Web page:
The punishments felt too harsh, said Alcoholic Beverage Control Board member Ellen Ganley, a Fairbanks resident.
“There’s a feeling within the court system that putting a misdemeanor on a kid’s record is too much,” she said. “It’s the kind of thing that will stay with them and affect getting into college or jobs.
” In its place, the change proposes a flat $500 ticket for people under 21 caught drinking. The ticket could be reduced with the completion of an alcohol education or treatment program within six months of the court hearing. The record would still be available online but would no longer show up labeled as a criminal offense.
Franklin said the changes are in part influenced by a growing trend of restorative justice, which ditches the older attitudes of harsh punishments in favor of penalties designed to change behaviors.
To that end is the idea of ensuring that enforcement of penalties are “swift, certain and consistent.”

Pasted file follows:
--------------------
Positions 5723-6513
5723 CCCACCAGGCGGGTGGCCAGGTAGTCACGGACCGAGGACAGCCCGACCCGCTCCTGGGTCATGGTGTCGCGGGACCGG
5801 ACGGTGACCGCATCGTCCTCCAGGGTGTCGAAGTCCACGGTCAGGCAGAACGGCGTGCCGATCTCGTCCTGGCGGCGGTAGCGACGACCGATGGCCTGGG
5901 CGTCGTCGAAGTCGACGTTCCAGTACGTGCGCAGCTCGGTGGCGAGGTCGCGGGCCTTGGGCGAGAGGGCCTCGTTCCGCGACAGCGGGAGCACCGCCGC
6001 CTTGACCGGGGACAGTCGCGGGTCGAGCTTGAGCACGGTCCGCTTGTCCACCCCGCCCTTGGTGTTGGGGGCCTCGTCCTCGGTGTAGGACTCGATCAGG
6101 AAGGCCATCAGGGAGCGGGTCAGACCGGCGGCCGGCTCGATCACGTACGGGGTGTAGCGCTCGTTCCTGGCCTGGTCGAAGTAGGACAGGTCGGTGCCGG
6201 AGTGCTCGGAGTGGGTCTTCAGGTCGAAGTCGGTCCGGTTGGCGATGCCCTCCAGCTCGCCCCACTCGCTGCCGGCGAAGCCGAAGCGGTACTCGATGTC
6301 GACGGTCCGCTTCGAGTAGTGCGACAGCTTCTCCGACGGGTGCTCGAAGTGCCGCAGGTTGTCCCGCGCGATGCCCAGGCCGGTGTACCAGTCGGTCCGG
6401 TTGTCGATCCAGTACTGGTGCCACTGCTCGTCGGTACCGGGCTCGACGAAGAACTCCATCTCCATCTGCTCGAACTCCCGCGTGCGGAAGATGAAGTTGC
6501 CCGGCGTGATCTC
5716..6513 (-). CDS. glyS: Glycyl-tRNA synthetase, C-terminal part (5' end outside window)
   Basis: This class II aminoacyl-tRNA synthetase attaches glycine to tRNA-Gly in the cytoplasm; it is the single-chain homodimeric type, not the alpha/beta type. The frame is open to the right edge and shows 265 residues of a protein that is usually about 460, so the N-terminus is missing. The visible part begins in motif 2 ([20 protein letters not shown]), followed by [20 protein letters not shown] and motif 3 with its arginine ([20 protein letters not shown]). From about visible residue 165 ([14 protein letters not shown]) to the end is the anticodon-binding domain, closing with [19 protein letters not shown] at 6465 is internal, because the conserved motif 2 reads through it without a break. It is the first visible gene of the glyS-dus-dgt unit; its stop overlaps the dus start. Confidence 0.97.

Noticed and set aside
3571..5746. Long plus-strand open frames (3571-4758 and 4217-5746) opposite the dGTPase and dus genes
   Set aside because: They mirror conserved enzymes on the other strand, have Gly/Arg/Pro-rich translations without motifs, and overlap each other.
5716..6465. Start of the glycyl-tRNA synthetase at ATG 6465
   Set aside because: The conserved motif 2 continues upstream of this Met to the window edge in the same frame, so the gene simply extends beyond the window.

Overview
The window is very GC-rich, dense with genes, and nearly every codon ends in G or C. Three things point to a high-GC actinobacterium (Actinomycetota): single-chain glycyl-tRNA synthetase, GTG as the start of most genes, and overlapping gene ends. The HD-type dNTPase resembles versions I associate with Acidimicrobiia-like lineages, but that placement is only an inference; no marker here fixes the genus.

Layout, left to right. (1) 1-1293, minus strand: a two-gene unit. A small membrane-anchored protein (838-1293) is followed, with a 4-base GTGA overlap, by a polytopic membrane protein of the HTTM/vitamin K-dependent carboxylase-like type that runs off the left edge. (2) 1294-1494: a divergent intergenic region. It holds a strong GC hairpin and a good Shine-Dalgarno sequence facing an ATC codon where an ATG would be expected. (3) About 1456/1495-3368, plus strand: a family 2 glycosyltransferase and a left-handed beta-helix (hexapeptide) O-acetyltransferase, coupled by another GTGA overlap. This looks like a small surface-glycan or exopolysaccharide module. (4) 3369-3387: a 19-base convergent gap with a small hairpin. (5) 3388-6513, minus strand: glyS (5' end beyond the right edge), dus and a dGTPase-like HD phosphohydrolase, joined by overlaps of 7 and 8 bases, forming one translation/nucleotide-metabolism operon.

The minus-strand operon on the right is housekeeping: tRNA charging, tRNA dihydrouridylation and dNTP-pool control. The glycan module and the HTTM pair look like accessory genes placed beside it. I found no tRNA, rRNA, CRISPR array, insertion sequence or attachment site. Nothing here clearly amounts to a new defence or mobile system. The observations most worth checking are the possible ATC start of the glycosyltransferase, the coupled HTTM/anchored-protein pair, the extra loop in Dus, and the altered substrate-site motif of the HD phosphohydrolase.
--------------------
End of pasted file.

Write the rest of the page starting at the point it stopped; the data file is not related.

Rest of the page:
Will it work?
The proposed change has skeptics.
Fairbanks Police Department Sgt. Greg Foster, who has been with the force for 17 years, agreed that inconsistent enforcement of the charges can be frustrating and discouraging, but he said in some cases a misdemeanor charge is the only way to hold some young people accountable.
“I don’t want to give up the tool we have because if it doesn’t start with us, it goes nowhere,” he said. “There is no way the District Attorney, Juvenile Intake, Juvenile Probation, OCS (Office of Children’s Services), any of the parties that have a service to provide, there is no way for them to do their job as effectively if I don’t start it.”